The condo feels cosy, especially in how the pool-facing blocks hug the pool’s circumference, with good use of plants to and greenery to provide a lush garden pool feel to it. The Minton main pool in contrast is more functional and probably has to fit multiple intentions – including pool-side BBQs, the garden awnings, and also for lots of kids running about with pool-side toys.  The BR main pool is also literally right at the door for the patio units, which might be a good or bad thing depending on one’s expectations of privacy. The Rivervale’s poolside patio units had two barrier types – a walkway, and also taller than human height flora – such that pool users would never be able to peer into homes.

The Main Pool @ BR.

The Main Pool @ BR.

Hammocks!

Hammocks @ BR!

I thought that the main pool seemed relatively small for the number of units it has to support, while Minton is at the other extreme with four separate pools – a pretty large main, lap, heated, and children’s – and you can imagine the ruckus on weekends at all four pools. Not really idyllic living anymore LOL.

The general BR compound is beautifully landscaped too, and Ling especially liked the numerous little relaxation corners where residents can hide out and chill. The planted flora/greenery is already of sufficient height to provide a degree of privacy to patio units, unlike the Minton units back in 2014, though by this point now the flora has grown to sufficient heights.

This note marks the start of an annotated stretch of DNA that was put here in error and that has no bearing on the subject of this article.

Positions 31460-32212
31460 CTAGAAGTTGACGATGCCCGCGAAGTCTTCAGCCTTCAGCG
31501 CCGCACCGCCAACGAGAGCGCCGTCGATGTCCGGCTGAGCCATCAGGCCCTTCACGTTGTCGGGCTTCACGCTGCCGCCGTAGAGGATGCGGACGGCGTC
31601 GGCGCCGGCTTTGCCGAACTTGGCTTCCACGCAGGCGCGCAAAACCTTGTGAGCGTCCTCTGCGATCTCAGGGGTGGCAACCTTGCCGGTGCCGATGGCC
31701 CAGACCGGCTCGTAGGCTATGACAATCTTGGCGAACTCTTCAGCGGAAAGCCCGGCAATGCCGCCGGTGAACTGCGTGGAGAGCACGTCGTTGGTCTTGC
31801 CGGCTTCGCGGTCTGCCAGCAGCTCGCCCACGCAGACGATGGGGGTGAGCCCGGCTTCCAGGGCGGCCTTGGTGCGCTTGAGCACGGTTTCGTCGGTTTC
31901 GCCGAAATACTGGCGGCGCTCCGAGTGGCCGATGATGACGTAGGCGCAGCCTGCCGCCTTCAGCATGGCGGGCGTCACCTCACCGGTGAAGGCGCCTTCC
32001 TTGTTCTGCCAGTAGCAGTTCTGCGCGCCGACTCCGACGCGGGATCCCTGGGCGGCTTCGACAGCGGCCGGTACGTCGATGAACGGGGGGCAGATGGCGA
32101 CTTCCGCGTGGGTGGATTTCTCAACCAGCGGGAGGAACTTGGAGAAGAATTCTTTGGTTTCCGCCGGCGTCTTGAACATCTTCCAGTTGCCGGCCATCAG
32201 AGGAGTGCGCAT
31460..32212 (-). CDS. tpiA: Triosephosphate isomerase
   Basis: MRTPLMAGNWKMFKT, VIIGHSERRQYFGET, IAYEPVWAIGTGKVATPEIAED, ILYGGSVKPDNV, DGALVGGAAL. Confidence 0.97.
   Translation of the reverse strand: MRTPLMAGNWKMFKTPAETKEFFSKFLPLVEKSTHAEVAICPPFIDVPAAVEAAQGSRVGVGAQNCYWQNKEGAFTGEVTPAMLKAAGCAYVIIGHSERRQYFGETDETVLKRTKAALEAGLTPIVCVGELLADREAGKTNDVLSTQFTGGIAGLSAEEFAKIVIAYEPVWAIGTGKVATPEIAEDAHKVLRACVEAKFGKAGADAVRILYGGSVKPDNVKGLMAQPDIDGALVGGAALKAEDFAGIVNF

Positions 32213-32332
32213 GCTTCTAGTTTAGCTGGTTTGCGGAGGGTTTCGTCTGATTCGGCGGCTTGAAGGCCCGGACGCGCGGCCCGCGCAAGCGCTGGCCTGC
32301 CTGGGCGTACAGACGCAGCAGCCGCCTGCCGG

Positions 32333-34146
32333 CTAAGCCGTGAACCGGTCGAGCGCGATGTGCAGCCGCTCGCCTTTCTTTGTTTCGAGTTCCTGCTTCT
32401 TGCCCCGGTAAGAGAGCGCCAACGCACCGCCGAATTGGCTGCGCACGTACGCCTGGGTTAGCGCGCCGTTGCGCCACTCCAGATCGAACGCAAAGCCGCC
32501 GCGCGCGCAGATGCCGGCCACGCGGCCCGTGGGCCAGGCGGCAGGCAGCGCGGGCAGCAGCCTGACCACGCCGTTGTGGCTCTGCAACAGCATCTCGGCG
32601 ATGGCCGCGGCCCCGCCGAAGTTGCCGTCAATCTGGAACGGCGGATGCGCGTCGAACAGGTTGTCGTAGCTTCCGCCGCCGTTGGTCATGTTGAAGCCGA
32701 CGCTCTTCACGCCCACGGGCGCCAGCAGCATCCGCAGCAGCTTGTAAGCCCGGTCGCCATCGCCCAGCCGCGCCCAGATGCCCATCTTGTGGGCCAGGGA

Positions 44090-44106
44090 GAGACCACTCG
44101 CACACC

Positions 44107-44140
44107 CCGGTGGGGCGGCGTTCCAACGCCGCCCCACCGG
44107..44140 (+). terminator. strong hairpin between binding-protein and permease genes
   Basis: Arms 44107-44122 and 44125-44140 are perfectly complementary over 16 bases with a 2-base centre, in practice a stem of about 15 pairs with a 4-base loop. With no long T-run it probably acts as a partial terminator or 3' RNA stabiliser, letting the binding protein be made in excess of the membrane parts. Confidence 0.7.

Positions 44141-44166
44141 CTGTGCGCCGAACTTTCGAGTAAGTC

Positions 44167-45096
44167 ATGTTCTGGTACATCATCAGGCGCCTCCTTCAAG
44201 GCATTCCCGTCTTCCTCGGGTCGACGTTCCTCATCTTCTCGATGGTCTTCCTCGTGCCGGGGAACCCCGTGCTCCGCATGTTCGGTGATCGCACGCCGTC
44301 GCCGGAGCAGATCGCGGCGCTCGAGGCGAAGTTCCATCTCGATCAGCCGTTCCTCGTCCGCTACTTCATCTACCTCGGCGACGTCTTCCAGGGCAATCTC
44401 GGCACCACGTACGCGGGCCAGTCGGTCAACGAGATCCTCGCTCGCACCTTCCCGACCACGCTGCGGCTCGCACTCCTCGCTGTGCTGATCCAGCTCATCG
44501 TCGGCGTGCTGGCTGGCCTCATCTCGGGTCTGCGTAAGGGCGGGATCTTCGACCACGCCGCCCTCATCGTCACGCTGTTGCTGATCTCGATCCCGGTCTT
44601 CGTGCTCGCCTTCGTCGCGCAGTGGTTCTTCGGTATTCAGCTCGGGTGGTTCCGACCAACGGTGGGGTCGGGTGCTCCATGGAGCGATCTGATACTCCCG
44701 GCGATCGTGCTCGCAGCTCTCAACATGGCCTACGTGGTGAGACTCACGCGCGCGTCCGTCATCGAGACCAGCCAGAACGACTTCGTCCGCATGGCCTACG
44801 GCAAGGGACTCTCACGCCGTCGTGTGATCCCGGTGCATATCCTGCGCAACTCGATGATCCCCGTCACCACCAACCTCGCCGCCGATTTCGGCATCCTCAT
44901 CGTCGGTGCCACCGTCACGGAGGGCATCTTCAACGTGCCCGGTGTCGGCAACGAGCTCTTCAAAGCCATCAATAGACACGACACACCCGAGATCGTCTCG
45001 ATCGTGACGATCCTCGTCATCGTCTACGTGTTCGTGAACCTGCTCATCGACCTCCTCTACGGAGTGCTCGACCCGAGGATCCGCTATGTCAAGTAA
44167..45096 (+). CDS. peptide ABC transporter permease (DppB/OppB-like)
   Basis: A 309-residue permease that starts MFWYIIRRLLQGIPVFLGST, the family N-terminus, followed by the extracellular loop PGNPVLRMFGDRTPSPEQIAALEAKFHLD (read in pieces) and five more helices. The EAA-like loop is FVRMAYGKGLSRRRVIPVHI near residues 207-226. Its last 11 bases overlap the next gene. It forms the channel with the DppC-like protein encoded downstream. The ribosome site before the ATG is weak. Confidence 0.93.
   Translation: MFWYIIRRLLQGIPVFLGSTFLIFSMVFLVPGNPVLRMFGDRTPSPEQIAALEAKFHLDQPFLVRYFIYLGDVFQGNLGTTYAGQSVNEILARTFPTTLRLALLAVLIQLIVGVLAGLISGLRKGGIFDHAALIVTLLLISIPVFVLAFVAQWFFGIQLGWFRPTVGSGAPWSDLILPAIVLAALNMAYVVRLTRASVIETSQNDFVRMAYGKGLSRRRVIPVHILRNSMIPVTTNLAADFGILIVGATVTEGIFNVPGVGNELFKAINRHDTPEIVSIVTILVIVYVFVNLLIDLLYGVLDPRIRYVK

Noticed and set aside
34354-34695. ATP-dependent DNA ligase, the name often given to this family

I like the general aesthetics of the blocks. BR’s blocks are a mix of white, browns with embedded design patterns that run along the entire height of blocks. Not quite like Minton’s more industrial look of concrete, steel and glass.

The Bodhi Tree-facing blocks @ BR.

The Bodhi Tree-facing blocks @ BR.

Structure of steel, glass, wood and stone @ Minton.

No bay windows at BR! Bay windows are awful for already small rooms – a room constraint we had to think very hard to get around @ Minton.